Social Welfare Council, non-profits seek profit regimeThe objective is to ensure that non-profits sustain themselves as social enterprises and don’t depend on donors to fund their programmes, they say.
The Social Welfare Council and non-governmental organisations are planning to lobby for legal provisions to allow nonprofits to make profit, but not share it with members.
The move comes as part of the council’s efforts to ensure projects run by NGOs are sustainable, and such organisations provide a platform for social entrepreneurship. It also follows the government’s recent announcement that it plans to come up with an integrated social development law, which will, among others, repeal the Associations Registration Act 1977 under which NGOs are currently registered.
“When the government starts formal discussion on the new law, we will propose that NGOs be allowed to make profit without sharing it among their members,” said Pushkar Khati, member secretary of the council.
Although formal discussions on the law have not begun yet, the council and the representatives from various NGOs say there have been discussions among stakeholders.
The council’s policy and programmes introduced recently states that measures would be introduced to make social organisations self-sustainable through social entrepreneurship development. The organisations will be mobilised in an organised way to aid the development of entrepreneurship in society and create employment, it said.
Even though the prevailing laws don’t not explicitly bar NGOs from making profit, they can’t do so as the district administration offices have been authorised to terminate their registration if they work against their own objectives.
“Under the current practice, once the project period is over, the NGO’s achievements during the project period can’t be carried forward,” said Khati.
By 2025, the policy aims to ensure that at least two percent of the entrepreneurs in the country work in the social sector.
“Currently, most NGOs are largely limited to providing skill training. We want them to go one step further and help potential entrepreneurs start enterprises and help them sustain,” said Khati. “If we succeed in this endeavour, NGOs will also be able to sustain themselves.”
NGOs have long been lobbying for the government to allow them to make profit to sustain themselves financially.
“We have long been lobbying to ensure that NGOs be allowed to make profit,” said Jitram Lama, president of NGO Federation Nepal, a grouping of local NGOs. “Our lobby is guided by the intention to rid Nepali social organisations of their dependence on donors.”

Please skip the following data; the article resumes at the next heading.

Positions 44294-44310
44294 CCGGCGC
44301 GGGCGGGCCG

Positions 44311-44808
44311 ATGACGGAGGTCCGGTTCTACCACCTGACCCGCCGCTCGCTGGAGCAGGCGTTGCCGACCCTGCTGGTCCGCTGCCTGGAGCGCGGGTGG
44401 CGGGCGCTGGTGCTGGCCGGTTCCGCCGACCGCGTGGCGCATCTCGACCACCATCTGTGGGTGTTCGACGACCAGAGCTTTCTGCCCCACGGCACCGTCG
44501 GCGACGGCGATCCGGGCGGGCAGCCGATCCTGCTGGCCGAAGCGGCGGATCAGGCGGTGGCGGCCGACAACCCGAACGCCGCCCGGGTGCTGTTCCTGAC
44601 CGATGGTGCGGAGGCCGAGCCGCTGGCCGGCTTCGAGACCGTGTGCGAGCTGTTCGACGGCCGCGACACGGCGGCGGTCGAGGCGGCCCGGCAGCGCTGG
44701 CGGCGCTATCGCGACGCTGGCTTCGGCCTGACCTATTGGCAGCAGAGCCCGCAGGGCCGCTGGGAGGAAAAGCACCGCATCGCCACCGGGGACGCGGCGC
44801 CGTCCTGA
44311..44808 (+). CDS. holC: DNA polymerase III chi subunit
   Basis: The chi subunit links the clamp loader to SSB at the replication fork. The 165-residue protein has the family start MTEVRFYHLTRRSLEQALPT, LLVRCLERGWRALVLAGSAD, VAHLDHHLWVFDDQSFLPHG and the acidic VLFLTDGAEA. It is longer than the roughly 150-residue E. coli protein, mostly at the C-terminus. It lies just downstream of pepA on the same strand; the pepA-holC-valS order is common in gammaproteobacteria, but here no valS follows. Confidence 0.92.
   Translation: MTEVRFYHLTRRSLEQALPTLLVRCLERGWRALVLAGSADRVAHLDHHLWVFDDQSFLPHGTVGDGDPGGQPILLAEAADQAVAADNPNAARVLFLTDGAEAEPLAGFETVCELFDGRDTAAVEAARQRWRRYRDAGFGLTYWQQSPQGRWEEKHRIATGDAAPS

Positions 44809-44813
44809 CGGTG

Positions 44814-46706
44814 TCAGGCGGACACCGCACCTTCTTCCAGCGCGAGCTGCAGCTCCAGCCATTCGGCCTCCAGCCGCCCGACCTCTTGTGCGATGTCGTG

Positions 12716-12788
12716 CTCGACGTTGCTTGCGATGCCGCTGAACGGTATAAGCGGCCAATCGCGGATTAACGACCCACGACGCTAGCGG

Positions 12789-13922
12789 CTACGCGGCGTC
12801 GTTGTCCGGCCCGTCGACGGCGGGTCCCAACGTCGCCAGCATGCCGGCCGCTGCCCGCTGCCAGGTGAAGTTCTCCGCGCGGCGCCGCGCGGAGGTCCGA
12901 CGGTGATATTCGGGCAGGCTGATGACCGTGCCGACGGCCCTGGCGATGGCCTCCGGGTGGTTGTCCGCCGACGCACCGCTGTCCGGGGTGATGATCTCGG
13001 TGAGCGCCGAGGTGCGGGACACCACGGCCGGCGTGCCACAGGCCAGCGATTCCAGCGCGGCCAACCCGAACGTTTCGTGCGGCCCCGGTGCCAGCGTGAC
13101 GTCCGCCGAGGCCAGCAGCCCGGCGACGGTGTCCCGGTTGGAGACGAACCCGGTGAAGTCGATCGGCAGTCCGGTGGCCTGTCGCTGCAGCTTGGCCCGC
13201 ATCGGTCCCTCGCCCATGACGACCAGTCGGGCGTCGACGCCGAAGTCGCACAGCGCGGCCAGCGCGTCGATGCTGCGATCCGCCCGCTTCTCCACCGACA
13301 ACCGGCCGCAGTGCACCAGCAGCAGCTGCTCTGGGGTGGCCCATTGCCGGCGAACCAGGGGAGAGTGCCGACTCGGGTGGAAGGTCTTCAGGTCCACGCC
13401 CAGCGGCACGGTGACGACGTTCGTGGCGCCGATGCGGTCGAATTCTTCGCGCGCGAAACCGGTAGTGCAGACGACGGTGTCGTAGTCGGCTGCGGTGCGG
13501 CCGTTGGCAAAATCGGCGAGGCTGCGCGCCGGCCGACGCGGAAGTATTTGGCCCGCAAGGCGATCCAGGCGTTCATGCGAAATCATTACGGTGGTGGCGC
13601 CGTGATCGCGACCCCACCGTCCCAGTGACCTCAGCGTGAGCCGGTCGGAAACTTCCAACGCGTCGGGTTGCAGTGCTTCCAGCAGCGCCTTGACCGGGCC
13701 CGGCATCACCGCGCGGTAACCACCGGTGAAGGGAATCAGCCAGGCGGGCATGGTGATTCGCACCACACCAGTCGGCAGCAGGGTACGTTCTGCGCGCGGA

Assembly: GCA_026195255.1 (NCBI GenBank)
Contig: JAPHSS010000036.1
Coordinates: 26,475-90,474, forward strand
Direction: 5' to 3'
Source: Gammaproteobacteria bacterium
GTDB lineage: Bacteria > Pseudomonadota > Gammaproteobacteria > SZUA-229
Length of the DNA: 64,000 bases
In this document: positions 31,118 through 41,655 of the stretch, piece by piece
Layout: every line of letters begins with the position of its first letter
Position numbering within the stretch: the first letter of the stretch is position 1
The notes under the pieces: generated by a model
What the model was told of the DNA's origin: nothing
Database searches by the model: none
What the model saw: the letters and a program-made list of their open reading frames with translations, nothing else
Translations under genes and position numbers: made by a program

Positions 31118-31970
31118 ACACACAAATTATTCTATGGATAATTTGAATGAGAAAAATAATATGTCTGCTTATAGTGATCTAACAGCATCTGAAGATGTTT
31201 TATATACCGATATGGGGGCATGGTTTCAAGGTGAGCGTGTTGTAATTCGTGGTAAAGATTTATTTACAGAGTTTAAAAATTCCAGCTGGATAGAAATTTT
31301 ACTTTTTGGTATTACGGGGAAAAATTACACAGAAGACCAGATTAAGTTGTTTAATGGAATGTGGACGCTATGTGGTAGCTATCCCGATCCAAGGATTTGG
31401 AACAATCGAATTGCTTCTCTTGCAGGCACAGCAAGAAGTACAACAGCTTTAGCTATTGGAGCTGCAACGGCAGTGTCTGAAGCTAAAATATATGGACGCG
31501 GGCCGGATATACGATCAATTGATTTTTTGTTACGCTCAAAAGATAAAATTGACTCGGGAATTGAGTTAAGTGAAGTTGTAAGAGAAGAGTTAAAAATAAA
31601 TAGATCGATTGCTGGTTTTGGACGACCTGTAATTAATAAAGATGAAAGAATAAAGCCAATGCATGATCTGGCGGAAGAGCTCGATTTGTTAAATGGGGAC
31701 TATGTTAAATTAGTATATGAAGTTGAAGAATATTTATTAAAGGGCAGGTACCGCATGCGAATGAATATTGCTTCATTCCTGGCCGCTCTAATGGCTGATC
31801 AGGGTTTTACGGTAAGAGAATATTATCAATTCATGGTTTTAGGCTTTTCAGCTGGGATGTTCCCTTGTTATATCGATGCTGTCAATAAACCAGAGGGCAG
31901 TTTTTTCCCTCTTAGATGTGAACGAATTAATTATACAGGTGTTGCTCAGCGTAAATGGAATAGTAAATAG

Lama said that they have envisioned profit-making NGOs as cooperatives. However, they won’t share the profit they make the way cooperatives do.
According to him, the issue received prominence after Parbat Gurung was named Minister for Women Children and Senior Citizens.
An official of the ministry, meanwhile, said a formal discussion on the issue is yet to take place.
“The issue of new laws to govern NGOs has been incorporated in our annual programme. But we haven’t had a formal discussion at the ministry,” said Tek Raj Niraula, spokesperson for the ministry.
There are over 51,513 NGOs affiliated with the council as of last fiscal year 2019-20. Most of them work on programmes financed with aid and grants from national and international agencies.
Although NGOs are registered with the district administration offices as non-profit organisations, the Act Relating to Institutions Acting as Financial Intermediary-1998 opened the door for them to work as financial intermediaries after getting necessary permits from the central bank. A number of NGOs were then permitted to carry out limited banking activities.
After such NGOs started making profit, many district administration offices declined requests to renew their registration arguing that they can’t be engaged in business.
Meanwhile, critics argue that the talk of making NGOs self-sustainable has been around for a long time, but little progress has been made so far. According to Shiva Poudel, policy analyst at the Association of International NGOs in Nepal, the government's insistence on making NGOs self-sufficient is limited to words.
“I have been listening to such rhetoric for the last four-five years. But the government is not ready to support them to become self-reliant,” he said. “Agencies such as the Office of Auditor General questioned the involvement of a number of NGOs in income-generating activities. But the government didn’t defend the NGOs.”
According to him, making NGOs self-reliant is important to ensure that they are not donor-driven. “Some of the foreign donations come to serve certain political interests,” he said.
He also added that the government should provide funds to NGOs to make them self-reliant. “Instead, the government is more focused on how to tax the NGOs,” he said.